The Society’s annual Autumn Day Conference will be held at the Three Villages Community Hall, Arrochar, on Saturday 2 November 2019.
Ronald Black: Place-names in the Dewar Manuscripts
John Dewar (1802–72) was a Gaelic-speaking tradition-bearer from Arrochar. During 1862–72 he was paid by the duke of Argyll to go around Argyllshire, Arran, W. Dunbartonshire, W. Perthshire and Lochaber in search of oral history, which he wrote up in Gaelic in ten manuscripts now known as the Dewar MSS – 7,000 pages in all. The stories contain numerous place-names (settlements, rocks, caves, fords and other natural features), including many not known from other sources. This paper will focus on two aspects: (1) Dewar’s idiosyncratic recording of place-names in general; (2) Arrochar names.
Alan Cameron: The Place-names in the Poem Flory Loynachan
The poem Flory Loynachan was written about 1830 and relates to the area of South Kintyre where I was born and brought up. It was written by Dougie Macilreavie, a native of Campbeltown, and all the place names mentioned are still in use today. Flory, who was born in 1790, worked at her cousin’s farm, Kilblaan, at the time the song was written.
Sue Furness, Fiona Jackson and Elizabeth Carmichael: Arrochar Place-names and the Hidden Heritage Project
The Hidden Heritage Project was a 2-year project devised and managed by members of the Arrochar and Tarbet community with the aim of getting local people involved in investigating the heritage of the important landscape joining the two villages. This isthmus has been used by Vikings to portage their boats, by MacFarlanes to grow their crops, by drovers to take their cattle to market, by Victorian tourists keen to experience the Scottish Highlands, and is now crossed by a major road, railway, and footpaths. Walkover surveys and archaeological excavations were supported by a series of workshops run by experts in their respective fields. These included a place-name workshop by Dr Simon Taylor, which so inspired a group of attendees that they developed a spin-off research project, culminating in the publication of The Gaelic Place Names of Arrochar Parish.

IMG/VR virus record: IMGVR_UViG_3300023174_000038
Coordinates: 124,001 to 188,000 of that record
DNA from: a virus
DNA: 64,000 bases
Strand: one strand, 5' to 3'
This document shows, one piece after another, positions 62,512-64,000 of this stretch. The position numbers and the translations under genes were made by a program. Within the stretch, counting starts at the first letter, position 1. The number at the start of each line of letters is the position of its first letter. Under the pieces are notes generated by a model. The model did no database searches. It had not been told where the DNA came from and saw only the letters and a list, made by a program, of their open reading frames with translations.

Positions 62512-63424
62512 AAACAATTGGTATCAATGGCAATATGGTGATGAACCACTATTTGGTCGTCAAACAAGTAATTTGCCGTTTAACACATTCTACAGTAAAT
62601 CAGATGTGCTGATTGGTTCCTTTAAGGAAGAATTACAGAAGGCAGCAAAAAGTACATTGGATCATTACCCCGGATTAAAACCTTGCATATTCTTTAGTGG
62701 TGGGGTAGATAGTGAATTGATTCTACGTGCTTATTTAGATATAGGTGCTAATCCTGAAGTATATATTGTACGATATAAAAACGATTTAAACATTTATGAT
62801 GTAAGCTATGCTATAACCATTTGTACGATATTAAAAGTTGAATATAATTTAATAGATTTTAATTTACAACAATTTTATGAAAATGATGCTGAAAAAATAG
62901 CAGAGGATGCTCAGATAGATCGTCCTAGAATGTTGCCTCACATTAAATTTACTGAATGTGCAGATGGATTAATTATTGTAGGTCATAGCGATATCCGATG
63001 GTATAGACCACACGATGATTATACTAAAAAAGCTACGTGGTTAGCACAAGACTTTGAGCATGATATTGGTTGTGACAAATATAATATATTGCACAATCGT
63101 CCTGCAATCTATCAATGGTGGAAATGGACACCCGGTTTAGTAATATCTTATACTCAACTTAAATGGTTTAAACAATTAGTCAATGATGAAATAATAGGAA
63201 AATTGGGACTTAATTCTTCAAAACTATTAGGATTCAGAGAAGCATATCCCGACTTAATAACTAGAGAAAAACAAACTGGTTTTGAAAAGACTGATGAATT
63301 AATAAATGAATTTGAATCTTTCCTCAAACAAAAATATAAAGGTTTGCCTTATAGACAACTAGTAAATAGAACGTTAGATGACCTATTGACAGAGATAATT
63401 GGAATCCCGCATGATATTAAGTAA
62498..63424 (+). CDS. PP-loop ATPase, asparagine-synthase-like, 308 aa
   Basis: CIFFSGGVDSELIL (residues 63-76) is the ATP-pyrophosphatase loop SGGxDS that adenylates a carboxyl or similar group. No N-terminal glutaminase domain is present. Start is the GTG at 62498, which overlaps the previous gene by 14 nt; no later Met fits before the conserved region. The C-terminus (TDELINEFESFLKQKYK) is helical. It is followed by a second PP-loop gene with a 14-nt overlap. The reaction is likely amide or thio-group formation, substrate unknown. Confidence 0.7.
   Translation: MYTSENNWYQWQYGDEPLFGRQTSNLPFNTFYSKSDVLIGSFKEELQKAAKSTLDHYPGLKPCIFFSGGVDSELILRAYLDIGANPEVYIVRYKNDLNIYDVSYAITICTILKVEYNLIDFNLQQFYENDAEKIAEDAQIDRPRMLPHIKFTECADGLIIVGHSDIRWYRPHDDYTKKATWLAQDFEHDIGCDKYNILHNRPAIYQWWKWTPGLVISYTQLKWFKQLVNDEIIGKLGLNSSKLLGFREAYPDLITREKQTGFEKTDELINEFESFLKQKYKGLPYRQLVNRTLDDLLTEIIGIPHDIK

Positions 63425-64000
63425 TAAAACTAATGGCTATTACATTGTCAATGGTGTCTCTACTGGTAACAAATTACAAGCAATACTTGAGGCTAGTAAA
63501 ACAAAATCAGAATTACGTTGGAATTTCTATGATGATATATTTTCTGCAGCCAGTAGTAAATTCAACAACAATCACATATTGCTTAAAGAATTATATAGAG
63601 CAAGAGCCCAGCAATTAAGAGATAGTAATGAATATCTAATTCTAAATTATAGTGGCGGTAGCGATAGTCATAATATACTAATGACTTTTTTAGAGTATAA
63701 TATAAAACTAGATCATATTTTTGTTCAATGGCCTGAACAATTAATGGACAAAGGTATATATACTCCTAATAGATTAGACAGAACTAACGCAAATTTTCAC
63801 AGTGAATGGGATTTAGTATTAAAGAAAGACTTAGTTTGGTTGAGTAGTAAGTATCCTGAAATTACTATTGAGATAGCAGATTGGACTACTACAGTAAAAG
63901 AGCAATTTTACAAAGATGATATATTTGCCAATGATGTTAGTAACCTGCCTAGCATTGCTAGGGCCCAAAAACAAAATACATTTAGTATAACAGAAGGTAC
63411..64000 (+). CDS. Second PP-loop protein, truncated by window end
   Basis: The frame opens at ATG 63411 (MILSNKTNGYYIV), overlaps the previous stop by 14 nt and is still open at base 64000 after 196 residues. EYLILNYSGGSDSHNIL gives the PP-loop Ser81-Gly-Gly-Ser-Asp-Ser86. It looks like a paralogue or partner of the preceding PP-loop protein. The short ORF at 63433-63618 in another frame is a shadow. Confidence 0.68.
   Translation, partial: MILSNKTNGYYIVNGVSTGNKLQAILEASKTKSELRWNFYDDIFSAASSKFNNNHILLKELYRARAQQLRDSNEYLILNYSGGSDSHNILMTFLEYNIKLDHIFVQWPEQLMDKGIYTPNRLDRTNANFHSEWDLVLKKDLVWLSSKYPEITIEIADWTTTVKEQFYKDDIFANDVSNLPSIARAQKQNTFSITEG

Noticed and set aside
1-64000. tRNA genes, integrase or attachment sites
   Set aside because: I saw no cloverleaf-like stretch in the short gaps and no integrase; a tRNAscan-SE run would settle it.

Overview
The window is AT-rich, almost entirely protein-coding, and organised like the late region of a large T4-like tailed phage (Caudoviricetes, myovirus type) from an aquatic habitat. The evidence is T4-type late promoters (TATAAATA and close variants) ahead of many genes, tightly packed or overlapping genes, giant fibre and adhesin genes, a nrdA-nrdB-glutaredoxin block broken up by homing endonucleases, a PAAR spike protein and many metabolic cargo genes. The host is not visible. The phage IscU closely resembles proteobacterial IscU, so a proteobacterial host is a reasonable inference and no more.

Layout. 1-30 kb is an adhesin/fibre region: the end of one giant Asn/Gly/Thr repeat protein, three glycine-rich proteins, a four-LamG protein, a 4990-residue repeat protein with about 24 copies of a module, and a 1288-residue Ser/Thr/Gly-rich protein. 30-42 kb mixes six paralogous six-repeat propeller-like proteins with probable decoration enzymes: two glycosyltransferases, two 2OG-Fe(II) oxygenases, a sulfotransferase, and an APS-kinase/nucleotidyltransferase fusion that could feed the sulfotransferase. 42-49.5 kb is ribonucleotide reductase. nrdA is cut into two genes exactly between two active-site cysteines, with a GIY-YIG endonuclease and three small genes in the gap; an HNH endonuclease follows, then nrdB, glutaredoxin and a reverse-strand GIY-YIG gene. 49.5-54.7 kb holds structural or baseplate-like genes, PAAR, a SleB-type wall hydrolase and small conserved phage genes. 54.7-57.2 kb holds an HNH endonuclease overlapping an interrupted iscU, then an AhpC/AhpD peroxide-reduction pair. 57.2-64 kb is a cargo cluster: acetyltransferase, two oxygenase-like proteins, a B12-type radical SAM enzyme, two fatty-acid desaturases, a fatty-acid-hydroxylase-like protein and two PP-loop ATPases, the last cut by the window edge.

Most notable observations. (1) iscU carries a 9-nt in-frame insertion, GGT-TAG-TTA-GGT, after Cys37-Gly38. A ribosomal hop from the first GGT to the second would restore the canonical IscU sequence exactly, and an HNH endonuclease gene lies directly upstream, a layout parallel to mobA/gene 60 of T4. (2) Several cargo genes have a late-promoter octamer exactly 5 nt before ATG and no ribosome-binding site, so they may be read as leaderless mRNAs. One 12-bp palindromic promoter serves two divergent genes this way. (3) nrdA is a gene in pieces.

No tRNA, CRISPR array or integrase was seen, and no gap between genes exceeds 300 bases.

Peter Drummond: The Cobbler and his Neighbours: Some Mountain Names around Arrochar
This paper will be focused around elucidating some of Pont’s hill names.
Alison Grant: The Nicolaisen Archive
Over the course of several decades, Professor W.F.H. Nicolaisen collected the historical forms of several thousand Scottish place-names, with a view to creating a reliable single-volume scholarly dictionary. Although his plans for a dictionary never came to fruition, he left behind an impressive collection of place-name forms, handwritten on paper slips.
A small project is currently underway to digitise these handwritten slips. A pilot database holds the full data for the county of Banffshire, including both the historical forms and the related etymological notes. For the counties of Moray, Nairn and Inverness-shire, digital slips have been created, listing the historical forms for each name. It is hoped that at least some of this material will be made available on the SPNS website.
Bill Stephens: Sneaky Swans: Ealaidh in Place and Tradition
A standing stone on Lismore is named by the NSA and OS as Clach na h’Eala/ Ealaidh that traditionally marked a sanctuary. The ‘stone of the swan’ neither looks like a bird or is close to any water bodies and several other derivations for the name have been proposed, including ealadh/ tomb and ealamh/ swift. My suggestion is that the correct name could be e ́alaidh/ creeping or sneaking, which those seeking sanctuary might have to. This derivation is discussed for Elie in Place Names of Fife and other examples will be examined including: Abhainn Ealay on North Uist, located in Carmichael’s Gleniallay or Glean-ialaidh, the Glen of Stealth, on North Uist; Seolaid na h-Eala, a narrow almost hidden channel in the Sound of Harris; the traditionally associated Poll na h-Ealaidh on Skye; and Fe ̀ith na h-Ealaidh/ Inbhireala, south of Glen Spean. Mention will also be made of Maorach Ealaidh, shell fish harvested by moonlight!
Photo credit: Brian Kay